Strange metals: stranger than ever

Photo of curates
Cuprates are a type of high critical temperature superconductors (HTS). This means that electrons can flow through them without losing energy at temperatures that are higher to those of conventional superconductors

Researchers from the Universidad de los Andes and the Universidad Central, together with researchers from the National High Magnetic Field Laboratory in the United States as well as other international institutions have discovered a new behavior of the materials known as “cuprate superconductors” in a strange metal phase.

The discovery suggests that electric current flows through these metals in a completely different way to normal metals such as copper, which is why they are known as strange metals.

The researchers published their results last week in Science magazine.

Also known as copper oxides, the cuprates are a type of high critical temperature superconductors (HTS), which means electricity can flow through them without losing energy at temperatures that are higher to those of conventional superconductors (low critical temperature superconductors).

Although the scientific community understands the behavior of the latter, it has not yet deciphered the mysteries of HTS. In fact, the way in which electrons travel through these materials is one of the greatest questions in this field of study.

Researchers, including Paula Giraldo Gallo from the Universidad de los Andes and Jose Augusto Galvis from the Universidad Central, focused studying the ‘normal’ state of the cuprate Lanthanum Strontium Copper Oxide (LSCO) at temperatures higher than the temperature of a superconductor. This normal state is known as a strange metal as the electrons do not flow conventionally.

Scientists have studied metals for over a century, and they agree on the way that the electrons travel through them. The units that transport the charge in metals are known as ‘quasiparticles’; they behave like electrons after having interacted with their surroundings but act independently.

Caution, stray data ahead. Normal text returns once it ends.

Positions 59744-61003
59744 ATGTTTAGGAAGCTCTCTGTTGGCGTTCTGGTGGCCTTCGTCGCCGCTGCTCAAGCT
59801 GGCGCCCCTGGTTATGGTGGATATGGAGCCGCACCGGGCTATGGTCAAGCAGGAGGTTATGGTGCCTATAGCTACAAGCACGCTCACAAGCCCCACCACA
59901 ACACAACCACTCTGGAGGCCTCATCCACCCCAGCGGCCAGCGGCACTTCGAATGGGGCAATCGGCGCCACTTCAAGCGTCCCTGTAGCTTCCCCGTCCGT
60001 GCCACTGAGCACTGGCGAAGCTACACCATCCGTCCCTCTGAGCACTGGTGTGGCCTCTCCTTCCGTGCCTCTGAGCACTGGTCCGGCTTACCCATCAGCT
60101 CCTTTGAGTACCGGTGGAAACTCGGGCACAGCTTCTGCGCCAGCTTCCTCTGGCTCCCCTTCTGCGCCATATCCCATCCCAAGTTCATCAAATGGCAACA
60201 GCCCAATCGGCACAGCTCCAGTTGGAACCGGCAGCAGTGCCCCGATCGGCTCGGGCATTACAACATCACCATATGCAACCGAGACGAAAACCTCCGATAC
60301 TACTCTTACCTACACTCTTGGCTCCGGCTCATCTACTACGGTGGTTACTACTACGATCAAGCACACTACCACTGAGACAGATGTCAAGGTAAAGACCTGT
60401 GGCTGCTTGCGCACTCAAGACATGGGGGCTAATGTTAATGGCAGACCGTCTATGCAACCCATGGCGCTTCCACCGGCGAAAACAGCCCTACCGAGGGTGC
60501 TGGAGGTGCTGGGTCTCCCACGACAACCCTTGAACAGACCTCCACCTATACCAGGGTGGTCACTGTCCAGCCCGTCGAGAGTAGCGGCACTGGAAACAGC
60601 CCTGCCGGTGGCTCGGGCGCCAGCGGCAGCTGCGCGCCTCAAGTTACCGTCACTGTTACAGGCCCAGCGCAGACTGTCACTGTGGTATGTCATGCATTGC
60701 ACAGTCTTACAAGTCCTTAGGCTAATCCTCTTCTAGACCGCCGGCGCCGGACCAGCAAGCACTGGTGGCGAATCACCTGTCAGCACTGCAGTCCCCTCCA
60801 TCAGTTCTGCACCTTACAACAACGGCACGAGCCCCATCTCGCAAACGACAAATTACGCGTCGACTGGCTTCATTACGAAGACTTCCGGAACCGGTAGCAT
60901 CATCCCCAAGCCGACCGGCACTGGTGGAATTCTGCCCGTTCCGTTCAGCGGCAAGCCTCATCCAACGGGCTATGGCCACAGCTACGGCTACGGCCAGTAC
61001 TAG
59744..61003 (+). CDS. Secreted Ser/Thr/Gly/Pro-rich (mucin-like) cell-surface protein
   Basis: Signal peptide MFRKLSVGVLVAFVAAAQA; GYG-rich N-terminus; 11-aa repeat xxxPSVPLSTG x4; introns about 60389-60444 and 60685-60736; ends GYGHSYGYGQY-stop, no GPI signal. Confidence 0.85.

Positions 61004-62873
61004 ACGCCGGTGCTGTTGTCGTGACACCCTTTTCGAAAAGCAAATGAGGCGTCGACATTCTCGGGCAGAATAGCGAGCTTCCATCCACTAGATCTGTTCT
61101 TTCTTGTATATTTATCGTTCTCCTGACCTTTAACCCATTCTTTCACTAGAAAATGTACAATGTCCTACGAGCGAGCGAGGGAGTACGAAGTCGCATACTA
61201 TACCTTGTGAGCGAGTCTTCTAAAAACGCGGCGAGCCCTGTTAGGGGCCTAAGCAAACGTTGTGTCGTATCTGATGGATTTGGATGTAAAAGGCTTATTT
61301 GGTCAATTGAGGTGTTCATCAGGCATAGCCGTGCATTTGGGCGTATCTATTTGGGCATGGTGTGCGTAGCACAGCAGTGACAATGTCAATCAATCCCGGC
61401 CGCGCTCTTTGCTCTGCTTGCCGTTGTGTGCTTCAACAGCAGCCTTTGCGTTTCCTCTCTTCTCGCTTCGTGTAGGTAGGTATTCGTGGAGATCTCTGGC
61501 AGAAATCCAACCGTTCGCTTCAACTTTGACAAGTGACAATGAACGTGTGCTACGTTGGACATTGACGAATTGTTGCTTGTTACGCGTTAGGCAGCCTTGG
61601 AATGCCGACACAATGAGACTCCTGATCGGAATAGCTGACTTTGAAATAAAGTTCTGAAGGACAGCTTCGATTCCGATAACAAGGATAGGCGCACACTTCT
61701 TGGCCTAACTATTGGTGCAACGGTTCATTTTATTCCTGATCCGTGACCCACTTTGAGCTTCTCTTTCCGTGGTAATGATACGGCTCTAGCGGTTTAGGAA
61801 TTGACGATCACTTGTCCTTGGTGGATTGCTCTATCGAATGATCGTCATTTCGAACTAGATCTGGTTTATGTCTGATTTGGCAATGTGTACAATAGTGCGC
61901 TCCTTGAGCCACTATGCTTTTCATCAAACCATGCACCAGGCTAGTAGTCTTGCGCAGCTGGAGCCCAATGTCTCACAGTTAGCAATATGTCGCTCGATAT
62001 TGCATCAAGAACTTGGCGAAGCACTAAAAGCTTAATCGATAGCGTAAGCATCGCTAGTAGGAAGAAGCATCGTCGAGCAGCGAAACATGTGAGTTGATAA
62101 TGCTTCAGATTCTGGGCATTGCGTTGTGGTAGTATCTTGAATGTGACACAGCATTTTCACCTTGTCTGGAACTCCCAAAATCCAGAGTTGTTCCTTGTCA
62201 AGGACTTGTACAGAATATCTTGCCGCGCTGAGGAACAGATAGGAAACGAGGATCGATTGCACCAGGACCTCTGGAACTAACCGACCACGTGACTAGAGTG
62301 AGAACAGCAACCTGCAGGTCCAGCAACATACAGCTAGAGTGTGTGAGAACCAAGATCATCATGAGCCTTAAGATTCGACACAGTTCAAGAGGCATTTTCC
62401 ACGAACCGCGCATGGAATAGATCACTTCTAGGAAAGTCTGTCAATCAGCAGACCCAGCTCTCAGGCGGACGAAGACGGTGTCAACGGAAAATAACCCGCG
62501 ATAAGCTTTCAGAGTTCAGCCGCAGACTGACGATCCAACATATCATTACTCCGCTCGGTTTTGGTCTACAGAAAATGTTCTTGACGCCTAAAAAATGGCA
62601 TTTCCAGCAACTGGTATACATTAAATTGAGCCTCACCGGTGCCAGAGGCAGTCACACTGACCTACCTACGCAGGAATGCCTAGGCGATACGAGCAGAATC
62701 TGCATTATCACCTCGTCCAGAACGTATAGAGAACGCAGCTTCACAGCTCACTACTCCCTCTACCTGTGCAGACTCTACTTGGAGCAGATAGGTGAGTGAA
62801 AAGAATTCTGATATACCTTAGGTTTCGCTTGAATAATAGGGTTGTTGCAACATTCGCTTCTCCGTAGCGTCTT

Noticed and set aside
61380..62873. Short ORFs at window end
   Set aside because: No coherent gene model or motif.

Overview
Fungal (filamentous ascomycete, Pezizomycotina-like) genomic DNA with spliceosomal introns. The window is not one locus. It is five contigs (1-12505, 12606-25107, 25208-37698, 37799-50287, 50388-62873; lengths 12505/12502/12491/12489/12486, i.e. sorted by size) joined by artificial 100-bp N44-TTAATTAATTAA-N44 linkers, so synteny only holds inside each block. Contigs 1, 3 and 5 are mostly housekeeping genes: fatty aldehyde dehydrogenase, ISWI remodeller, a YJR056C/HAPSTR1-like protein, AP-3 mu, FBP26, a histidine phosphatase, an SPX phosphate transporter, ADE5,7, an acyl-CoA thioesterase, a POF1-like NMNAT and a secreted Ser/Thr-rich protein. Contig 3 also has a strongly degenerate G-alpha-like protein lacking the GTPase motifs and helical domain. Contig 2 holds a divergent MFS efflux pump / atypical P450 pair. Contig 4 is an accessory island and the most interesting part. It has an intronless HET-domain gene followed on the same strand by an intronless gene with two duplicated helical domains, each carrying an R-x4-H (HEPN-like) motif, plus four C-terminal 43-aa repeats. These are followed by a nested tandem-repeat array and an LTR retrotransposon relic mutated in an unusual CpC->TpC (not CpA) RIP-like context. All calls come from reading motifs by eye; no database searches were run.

However, can these quasiparticles explain how cuprates conduct electricity? The Colombian professors and their teams tried to answer this question in the National High Magnetic Field Laboratory in Los Alamos, New Mexico, USA.

To do this, they subjected LSCO to high magnetic fields of up to 80T (for the sake of comparison, an MRI machine in a hospital has a 3T magnetic field). They ran a current through a sample of this material and measured its electrical resistance.

The data revealed that the current in this material, in its normal state, cannot flow through the quasiparticles as it would in copper or doped silicon. The normal state of these cuprates is anything but normal. But if the quasiparticles do not carry the electrical current, what does?

Professors Giraldo Gallo and Galvis stated that, “We would love to be able to answer that question. We think that it is some kind of collective state of electrons, but further research, both theoretical and experimental, is needed to be able to provide a concrete answer.”

In particular, the team of researchers found that the electric resistance of this material varies linearly with the magnetic field for all field scales. This dependence, which is completely different from what is expected from a conventional metal, is also analogue to the (already known) linear dependence of temperature resistance for all the temperature scales.

This variation of electrical resistance with different scales of energy (thermal and magnetic) indicates that this strange metal has a new property: scale invariance, which implies total independence from electronic dispersion to the material’s intrinsic parameters. This is impossible for conventional quasiparticles.

This discovery suggests that electrons cooperate with each other while they move through material even when they are not in the superconducting state.

The researchers say that, “This behavior in a normal material’s state could be directly related to the reason for high critical temperature superconductivity, and understanding this requires a complete change in the way in which we have been carrying out research for decades.”

For more information, this is the link to professors Giraldo Gallo, Galvis, and their team’s publication.


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